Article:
I believe the process of forgiveness looks different according to each situation. Many times it’s easy. It’s easy to forgive your children for forgetting to clean their room. It’s easy to forgive your spouse when he doesn’t meet an expectation. It’s easy, or it should be easy, to forgive a friend when they disappoint you. Why? Because, we are making allowances for each other’s faults. So, immediate forgiveness makes sense. The process is hardly a process at all.

But deep hurts of betrayal or of life-changing wrong-doing require a process of forgiveness. I don’t know that I truly understood this until last year when my family was forced to walk through it. Even the process of forgiving John Henry’s dad was easier. As crazy as it sounds, that hurt was not a hurt that was meant to deliberately hurt me or him. While it affected us, it wasn’t about us. It was about him. I know this is a hard pill for some to swallow who have experienced their spouse leaving them. But, because of the love I had for both of them and the awareness that it wasn’t about me, walking in forgiveness was an easy process. It didn’t make the hurt any less. I still had to live with the decision. But, it did make releasing any anger and resentment possible and quick. Am I making sense? See the difference? The hurt stayed a while, but the resentment did not.

Last year, I experienced a different kind of hurt. The kind that affects your entire family. The kind where intentions just don’t seem right. The kind where you have no emotional ties to the instigators, so there seems to be no reason to “let them off the hook.” I was hurt. I felt violated, betrayed, angry, resentful. Where was the justice, the fairness, the accountability? Every feeling was necessary for me to feel. The hard part in it all was trying not to lose who I was in it. Trying not to forget who HE was in me. Who HE is in each of us. I wanted to forgive. I would pray and release them, but I would find myself meeting that anger again whenever I allowed my mind to go there. Forgiveness was going to be hard. I was initially hard on myself, because, I felt like I knew better. I knew it was necessary. But, I never understood the process of this kind of hurt until I had to walk through it.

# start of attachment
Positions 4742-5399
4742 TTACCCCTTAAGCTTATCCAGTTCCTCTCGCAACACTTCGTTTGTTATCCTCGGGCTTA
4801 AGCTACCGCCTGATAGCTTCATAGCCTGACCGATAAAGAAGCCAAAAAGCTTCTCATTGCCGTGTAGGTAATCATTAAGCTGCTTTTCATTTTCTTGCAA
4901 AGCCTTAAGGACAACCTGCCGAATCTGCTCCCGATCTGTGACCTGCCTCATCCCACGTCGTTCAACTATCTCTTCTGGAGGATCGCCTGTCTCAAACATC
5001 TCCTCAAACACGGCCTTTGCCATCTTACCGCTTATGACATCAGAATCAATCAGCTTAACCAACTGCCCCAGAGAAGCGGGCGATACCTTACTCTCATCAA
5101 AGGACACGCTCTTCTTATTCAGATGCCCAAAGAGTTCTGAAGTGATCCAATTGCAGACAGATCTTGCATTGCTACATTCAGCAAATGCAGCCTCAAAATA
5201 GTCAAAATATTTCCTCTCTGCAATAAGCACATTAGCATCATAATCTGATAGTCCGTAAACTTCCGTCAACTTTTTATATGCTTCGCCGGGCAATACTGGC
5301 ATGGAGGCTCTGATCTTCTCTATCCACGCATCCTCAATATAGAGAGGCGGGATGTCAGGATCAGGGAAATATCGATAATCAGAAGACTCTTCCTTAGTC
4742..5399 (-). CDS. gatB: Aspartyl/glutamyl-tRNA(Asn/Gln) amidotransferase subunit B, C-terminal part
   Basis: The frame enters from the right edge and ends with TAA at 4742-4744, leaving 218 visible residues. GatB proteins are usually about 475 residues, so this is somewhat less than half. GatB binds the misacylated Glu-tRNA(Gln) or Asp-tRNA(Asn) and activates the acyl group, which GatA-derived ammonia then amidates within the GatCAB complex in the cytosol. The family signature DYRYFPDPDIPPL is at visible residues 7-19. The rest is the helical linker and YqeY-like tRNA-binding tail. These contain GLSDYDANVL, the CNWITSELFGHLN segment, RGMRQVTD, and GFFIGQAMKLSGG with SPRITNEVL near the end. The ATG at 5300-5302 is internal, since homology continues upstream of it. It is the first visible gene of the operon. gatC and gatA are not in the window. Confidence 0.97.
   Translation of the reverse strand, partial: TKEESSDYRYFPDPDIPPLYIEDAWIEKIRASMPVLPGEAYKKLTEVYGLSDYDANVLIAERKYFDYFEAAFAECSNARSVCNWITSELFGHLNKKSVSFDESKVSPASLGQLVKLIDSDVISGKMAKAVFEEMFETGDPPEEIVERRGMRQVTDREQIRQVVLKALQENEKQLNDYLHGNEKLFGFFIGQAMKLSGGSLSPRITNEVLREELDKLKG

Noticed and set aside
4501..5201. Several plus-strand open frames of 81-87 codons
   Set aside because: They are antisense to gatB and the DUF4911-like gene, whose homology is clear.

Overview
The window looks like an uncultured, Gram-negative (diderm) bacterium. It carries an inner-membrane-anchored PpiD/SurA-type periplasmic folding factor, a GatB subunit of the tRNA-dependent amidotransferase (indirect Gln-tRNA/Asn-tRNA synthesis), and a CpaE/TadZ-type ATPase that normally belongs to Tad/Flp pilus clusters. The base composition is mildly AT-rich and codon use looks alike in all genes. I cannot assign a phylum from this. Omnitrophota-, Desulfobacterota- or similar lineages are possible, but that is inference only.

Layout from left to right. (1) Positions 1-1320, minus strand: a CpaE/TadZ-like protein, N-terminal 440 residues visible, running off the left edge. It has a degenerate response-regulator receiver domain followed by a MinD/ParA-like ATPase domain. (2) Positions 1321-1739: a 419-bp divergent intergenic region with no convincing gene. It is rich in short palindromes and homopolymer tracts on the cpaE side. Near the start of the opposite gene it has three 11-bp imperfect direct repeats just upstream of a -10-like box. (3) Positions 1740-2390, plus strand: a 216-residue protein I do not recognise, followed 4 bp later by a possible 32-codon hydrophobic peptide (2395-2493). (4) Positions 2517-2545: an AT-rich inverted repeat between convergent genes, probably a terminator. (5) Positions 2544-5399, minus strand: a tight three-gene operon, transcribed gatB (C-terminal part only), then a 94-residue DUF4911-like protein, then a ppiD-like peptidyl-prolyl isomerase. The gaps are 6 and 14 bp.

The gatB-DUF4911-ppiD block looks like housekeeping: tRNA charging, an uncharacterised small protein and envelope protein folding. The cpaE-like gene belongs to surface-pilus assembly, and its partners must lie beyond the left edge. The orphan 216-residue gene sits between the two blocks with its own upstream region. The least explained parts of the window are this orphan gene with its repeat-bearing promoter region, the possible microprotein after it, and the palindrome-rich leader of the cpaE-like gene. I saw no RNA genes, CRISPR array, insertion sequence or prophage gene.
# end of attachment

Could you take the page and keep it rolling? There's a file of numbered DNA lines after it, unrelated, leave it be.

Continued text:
So, I learned that sometimes forgiveness is a journey. But, it has to be an intentional journey. It has to be so intentional that you set out every day with the goal of releasing it. You set your heart on the mission of letting them off the hook. It did not happen with a prayer. It didn’t happen with a single decision. It happened with multiple decisions. It happened with the realization that sometimes forgiveness is a process. It’s a decision you have to make over and over and over. Every single day. Until the hurt is gone.

It’s deliberate. It’s a daily choice. And, it’s a process.

Eventually, I framed my world to release the hurt and forgiveness so many times that it finally happened. I was free. And, so were the ones who hurt me.

Don’t stay in deep-rooted hurt. Don’t accept that your hurt will always be there. Take the journey. Go through the process. Keep making the choice to forgive over and over until that hurt no longer carries any weight.

Besides learning that sometimes forgiveness is a process, I also learned how little other hurts really are. I learned, that at the end of the day, it should be so easy to allow those we love to fail us. To let go of little things like someone not meeting your expectations. It became so easy to always fill in the gap of my expectations and disappointments with love and forgiveness. Everything else became so small. The people in my life became so big….as did my love for them. The decisions we made after our big hurt made our lives richer. Better. Nothing went to waste, and God has used it ALL for our good.

All of it.

If you’re holding onto hurt, choose to go through the process of forgiveness. Allow God to work even that for your good. He loves you, and His ways are so, so good. So worth it. YOU are worth it.

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Filed under disappointment, God Stuff, Life Experiences, Relationships, Spiritual Journey

Don’t Set People Up To Fail You.

Originally published in The Grip

A while back, our 13 year old, John Henry, got upset with his dad and responded to him poorly. Kris decided to take his phone and keep it until he apologized. While I knew Kris just wanted John Henry to recognize his poor response and how his words hurt, I wasn’t on board with his strategy, and Kris was open to hear my heart on it. At times, Kris and I disagree with how the other is handling a parenting issue, and one of us checks the other. I felt, in this situation, Kris was setting John Henry up to fail.